Life-changing program for Tyler students, first in state

Life-changing program for Tyler students, first in state

TYLER (KYTX) - Tyler is the first city in the entire state of Texas to hold an Ambassadors of Compassion event.

It's a leadership program catching popularity with schools and celebrities all over the United States.

Students from Robert E. Lee, John Tyler and four other local high schools got a celebrity welcome Thursday at a kick-off event for the life-changing 12 week program.

It's a program that brings relief to the broken, hope to the doubtful, and attention to the forgotten.

People all over the country and right here in East Texas, are becoming Ambassadors of Compassion, making a promise to lift our nation's youth up.

1,000 East Texas students were welcomed to Green Acres Baptist Church Thursday like kings and queens. They were greeted by their supporters, mentors, and their heroes, like Noel G.

You might know Noel from movies like "The Fast and the Furious" or "Training Day," but before the success, there was struggle.

"My parents left me when I was 13 years old so I was homeless. So I didn't really have a lot of opportunity in life. I was gang banging, I was in the streets," Noel says.

Then one day, something very small made the biggest difference.

"I was in an acting class and one guy just believed in me," he says.

He's now been to five Ambassador of Compassion events around the country, talking to kids who need someone to believe in them.

"I want them to know that they're valuable, that they have a purpose in life, that they can do something with themselves," Noel says.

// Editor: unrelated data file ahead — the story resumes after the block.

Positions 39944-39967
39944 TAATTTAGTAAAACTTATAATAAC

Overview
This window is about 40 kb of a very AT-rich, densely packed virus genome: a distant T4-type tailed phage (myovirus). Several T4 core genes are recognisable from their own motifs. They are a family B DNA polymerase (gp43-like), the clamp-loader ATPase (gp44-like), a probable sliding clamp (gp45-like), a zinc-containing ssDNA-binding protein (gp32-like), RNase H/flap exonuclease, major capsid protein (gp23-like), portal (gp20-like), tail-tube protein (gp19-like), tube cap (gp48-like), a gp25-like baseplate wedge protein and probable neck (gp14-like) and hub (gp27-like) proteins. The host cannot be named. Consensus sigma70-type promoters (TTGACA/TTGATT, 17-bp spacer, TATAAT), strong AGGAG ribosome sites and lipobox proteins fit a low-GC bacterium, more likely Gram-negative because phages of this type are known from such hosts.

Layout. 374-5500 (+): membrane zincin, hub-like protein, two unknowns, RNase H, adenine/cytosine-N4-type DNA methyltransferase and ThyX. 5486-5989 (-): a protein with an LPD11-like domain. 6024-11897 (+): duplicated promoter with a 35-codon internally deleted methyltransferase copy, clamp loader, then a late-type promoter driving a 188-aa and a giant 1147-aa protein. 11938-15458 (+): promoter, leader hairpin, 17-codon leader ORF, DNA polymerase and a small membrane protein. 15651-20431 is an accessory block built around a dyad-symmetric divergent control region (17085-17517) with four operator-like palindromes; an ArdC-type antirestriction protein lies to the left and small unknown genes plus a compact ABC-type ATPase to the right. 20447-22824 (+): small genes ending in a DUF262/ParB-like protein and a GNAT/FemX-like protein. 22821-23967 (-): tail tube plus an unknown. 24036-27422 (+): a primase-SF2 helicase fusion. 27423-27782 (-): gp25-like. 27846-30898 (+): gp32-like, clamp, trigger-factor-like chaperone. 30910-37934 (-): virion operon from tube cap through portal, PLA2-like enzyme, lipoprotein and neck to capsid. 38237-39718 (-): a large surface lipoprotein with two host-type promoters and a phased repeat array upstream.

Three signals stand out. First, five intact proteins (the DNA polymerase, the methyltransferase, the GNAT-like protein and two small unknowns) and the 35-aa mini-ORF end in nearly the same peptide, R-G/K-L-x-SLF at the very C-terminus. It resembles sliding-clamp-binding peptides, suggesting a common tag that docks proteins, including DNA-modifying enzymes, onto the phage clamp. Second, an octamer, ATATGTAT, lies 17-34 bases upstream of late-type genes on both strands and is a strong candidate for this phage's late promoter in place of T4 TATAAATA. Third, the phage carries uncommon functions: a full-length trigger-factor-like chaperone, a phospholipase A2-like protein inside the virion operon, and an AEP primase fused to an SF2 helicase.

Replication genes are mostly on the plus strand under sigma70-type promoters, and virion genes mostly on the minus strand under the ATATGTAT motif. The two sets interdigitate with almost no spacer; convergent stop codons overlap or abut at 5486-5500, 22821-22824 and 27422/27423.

His message resonated in Robert E. Lee sophomore Dalelasha Rollins, who calls the program humbling.

"I want to go to college. That's something I want to do. I want to become more than a statistic," Rollins says.

She says hearing Ambassadors of Compassion stories makes her want to beat the odds.

"I'm fine with being different. Like that girl with Down's Syndrome. 

She's talking about Lauren Potter from the hit TV show Glee. In a Ambassadors of Compassion speech, Potter tells the crowd, "In the hallway, boys used to walk behind me and call me 'retard.'"

"I was just like that," Rollins says. "I was made fun of, and talked about because I'm little and I'm not like everybody else. Just something that's different, being able to be comfortable in your own skin."

"We can all have each other's back!" Potter yells.

Hundreds of local kids, now ready to make goals, dream big, and not only have each others backs, but most importantly their own.

500 of those students have already signed up to complete the 12-week leadership program with local mentors helping them along the way.  At the end, they will get to call themselves Ambassadors of Compassion.

For more on the program, click here. 


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